To illustrate, imagine that someone falls off a ladder and suffers a minor break to their leg. Under the previous Guidelines a sentence would be imposed that reflects the fact that it was a relatively minor injury. However under the new Guidelines the sentence would be based on the ‘seriousness of harm risked’ and not the actual injury; because falls from height carry a strong risk of death or permanent disability this example may attract a higher level of fine and/or custodial sentence, particularly if the organisation was shown to be in the High or Very High culpability range.


Penalties will be primarily applied based on the organisations turnover, not profit (although this may be taken into account in the decision). There are four main categories or organisation:

  • Micro (turnover no more than £2m, can be fined up to £450k)
  • Small (turnover between £2m and £10m, can be fined up to £1.6m)
  • Medium (turnover between £10m and £50m, can be fined up to £4m)
  • Large (turnover in excess of £50m, can be fined up to £10m)

Because the Guidelines aim to bring Health and Safety offences in line with Finance and Environmental penalties, we could actually see fines of up to £100m for very large organisations whose turnover ‘very greatly’ exceeds the threshold for large organisations.

Aggravating factors

Custodial sentences for individuals of 12 or 18 months will be automatic for certain levels of offence, especially with Harm categories 1 and 2 and High/Very High Culpability. Custody may also be applied for lower harm categories where the court identifies ‘aggravating factors’ such as:

  • Previous convictions
  • Whether the offence was committed while on bail
  • Cost-cutting at the expense of Health and Safety
  • Deliberate concealment of illegal activity
  • Breach of court order
  • Obstruction of justice
  • Poor Health and Safety record
  • Falsification of documentation
  • Deliberate failure to obtain or comply with licences in order to avoid official scrutiny
  • Targeting vulnerable victims

These factors may also influence fines imposed on the organisation.

Minimising the risk

So how can bosses minimise the risks to their organisation and to themselves? As with all business issues, the first thing is to ensure that good standards come from the top. Following the HSE and Institute of Directors guidance document Leading health and safety at Work (INDG417 available on the HSE website) will go a long way to dispensing your responsibilities.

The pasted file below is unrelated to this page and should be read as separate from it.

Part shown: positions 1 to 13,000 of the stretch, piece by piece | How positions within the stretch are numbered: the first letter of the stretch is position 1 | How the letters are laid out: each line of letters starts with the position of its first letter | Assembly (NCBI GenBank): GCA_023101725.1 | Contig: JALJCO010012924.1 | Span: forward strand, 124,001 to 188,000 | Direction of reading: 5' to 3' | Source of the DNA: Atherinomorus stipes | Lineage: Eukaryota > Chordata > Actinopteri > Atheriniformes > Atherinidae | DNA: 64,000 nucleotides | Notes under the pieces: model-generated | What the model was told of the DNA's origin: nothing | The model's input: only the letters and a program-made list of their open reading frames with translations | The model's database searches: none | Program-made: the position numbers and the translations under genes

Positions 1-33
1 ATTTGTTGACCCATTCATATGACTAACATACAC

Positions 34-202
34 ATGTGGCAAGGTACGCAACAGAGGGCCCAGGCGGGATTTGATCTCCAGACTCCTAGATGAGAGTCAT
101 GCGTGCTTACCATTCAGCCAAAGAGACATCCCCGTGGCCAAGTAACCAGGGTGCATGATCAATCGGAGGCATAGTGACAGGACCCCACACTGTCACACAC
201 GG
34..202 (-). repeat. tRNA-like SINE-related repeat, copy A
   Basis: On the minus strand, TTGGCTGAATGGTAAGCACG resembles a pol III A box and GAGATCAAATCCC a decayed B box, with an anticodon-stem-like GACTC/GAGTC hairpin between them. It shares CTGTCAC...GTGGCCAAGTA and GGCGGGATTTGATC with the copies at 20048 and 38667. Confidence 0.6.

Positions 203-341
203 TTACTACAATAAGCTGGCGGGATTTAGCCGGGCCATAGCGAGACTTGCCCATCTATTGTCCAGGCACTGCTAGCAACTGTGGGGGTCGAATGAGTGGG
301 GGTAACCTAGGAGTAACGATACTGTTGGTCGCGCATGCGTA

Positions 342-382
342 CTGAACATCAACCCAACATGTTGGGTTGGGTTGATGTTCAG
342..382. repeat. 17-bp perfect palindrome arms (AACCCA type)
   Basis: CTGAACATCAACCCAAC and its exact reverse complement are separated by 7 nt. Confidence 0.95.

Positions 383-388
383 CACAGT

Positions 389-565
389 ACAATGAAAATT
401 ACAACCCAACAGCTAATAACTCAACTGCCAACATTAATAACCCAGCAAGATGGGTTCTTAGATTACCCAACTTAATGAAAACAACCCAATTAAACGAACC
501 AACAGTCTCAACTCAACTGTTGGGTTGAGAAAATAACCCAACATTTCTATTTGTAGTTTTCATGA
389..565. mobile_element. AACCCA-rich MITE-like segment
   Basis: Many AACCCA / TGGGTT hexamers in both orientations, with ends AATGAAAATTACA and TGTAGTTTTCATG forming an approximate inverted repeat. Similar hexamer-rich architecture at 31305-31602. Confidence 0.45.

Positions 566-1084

You also need to fully understand your Health and Safety and Food Safety risks: auditing and other checks by a competent person are essential. Making sure that you have a suitable and sufficient management system is important but what may be even more so is making sure that it is being properly utilised.

The overall Health and Safety culture of the organisation will be examined in the case of a Corporate Manslaughter prosecution so evidence of good practice such as consultation with employees, proactive risk assessment, identifying accident trends and keeping your documentation up to date will help.

The Health and Safety Policy Statement (also known as a ‘Statement of Intent’) and Roles and Responsibilities allocated to the management team are important to demonstrate top-level buy-in but you should ensure that any commitments made in the documents are being followed through otherwise they could be used against you.

From February 2016, simply ignoring Health and Safety problems that ultimately result in an injury will be treated even more harshly than before so if you feel that you are not in control it is vital to seek help, either internally from a competent person or from an expert organisation.

Disclaimer: The information provided through Legislation Watch is for general guidance only and is not legal advice. Legislation Watch is not a substitute for Health and Safety consultancy. You should seek independent advice about any legal matter.

Post A Comment

Fields marked with * are mandatory.

I have read, understood and give consent to your Privacy Policy (click here to view).